As far as truing up a receiver and lapping the locking lugs you may be surprised if you use the same barrel over again after doing that. Many Remingtons that shoot really good an 1" or better at a 100 will not do that good after the receiver is trued and the lugs lapped because Remington used to chamber them after fitting and contouring the barrel. When you true them up the fit is then different and bore and chamber may not be as true as you would like. It happened to me once upon a time. I was doing the same as you and just went ahead and had a new barrel made, contoured to my specs and it has been better than ever. But I was surprised the original barrel was off that much. I still have it to use as a handy jack handle.
 

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As far as truing up a receiver and lapping the locking lugs you may be surprised if you use the same barrel over again after doing that. Many Remingtons that shoot really good an 1" or better at a 100 will not do that good after the receiver is trued and the lugs lapped because Remington used to chamber them after fitting and contouring the barrel. When you true them up the fit is then different and bore and chamber may not be as true as you would like. It happened to me once upon a time. I was doing the same as you and just went ahead and had a new barrel made, contoured to my specs and it has been better than ever. But I was surprised the original barrel was off that much. I still have it to use as a handy jack handle.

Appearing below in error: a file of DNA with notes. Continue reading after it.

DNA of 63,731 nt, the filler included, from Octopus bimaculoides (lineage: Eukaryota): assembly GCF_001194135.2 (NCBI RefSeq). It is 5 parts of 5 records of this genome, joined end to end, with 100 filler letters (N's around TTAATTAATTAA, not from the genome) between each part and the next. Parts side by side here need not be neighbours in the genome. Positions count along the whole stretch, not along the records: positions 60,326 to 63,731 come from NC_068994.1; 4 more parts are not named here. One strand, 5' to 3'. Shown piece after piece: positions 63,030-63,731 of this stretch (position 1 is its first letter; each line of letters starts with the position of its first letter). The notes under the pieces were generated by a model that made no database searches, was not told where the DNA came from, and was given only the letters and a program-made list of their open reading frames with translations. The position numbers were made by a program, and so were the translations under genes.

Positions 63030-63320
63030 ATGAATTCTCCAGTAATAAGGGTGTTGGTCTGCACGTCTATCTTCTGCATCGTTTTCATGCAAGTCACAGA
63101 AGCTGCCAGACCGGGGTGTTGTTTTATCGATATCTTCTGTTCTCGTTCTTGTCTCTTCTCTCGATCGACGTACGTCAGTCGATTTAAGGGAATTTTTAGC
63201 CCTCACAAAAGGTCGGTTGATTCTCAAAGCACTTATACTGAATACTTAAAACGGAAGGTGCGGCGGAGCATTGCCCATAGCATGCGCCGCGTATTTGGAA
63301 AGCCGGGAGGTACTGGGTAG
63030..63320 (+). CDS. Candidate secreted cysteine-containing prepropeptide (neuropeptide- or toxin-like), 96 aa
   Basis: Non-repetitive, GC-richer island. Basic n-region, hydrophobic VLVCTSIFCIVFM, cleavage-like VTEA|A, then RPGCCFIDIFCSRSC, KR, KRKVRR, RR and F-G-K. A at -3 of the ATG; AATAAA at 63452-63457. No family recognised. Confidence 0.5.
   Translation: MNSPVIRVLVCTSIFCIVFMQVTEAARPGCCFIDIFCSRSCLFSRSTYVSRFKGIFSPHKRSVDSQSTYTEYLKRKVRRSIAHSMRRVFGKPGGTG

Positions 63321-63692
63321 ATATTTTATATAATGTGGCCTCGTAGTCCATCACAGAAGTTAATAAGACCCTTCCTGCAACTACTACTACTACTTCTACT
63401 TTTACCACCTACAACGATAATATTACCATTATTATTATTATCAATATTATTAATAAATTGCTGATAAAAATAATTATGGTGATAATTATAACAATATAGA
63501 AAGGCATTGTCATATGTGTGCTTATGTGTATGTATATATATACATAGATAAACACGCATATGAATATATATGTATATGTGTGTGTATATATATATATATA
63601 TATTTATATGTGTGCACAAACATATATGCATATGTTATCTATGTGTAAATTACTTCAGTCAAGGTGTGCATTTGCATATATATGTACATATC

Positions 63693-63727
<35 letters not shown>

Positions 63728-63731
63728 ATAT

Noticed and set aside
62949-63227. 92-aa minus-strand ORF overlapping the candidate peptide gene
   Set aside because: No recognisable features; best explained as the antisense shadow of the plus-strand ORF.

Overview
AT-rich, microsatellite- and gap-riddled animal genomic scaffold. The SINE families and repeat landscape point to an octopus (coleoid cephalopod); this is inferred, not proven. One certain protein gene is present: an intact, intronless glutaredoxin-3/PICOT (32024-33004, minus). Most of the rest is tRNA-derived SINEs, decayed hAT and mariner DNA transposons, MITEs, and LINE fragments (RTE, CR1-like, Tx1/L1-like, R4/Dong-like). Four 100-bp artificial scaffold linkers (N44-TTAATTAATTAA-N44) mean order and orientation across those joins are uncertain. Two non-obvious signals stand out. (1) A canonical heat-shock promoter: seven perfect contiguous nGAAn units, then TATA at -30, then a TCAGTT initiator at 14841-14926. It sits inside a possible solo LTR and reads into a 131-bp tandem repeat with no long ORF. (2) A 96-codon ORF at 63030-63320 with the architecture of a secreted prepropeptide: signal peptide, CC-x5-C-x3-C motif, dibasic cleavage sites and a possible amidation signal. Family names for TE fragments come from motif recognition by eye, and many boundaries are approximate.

My thoughts exactly, and the reason I asked if the OP was planning to have the rifle rebarreled. In all honesty, there isn't much point in screwing the factory barrel back on once the action is blueprinted. It's the equivalent of buying a Formula 1 car and then having a Chevy Cavalier engine installed.

The additional cost to have a good quality aftermarket barrel installed is really not that great in the grand scheme of things. The gunsmith performing the action work will doubtless tell him that when he's contacted about the action work. If the OP can't afford a new aftermarket barrel and the cost of blueprinting, that's one thing, and I can certainly understand that. I'd suggest either delaying the project until he can afford the barrel, or perhaps (gasp) sell something he isn't using in order to finance the barrel. Another consideration is that a factory barrel won't screw back on once the threads are recut - not without some additional work. The receiver threads will be a larger diameter than when the rifle left the factory.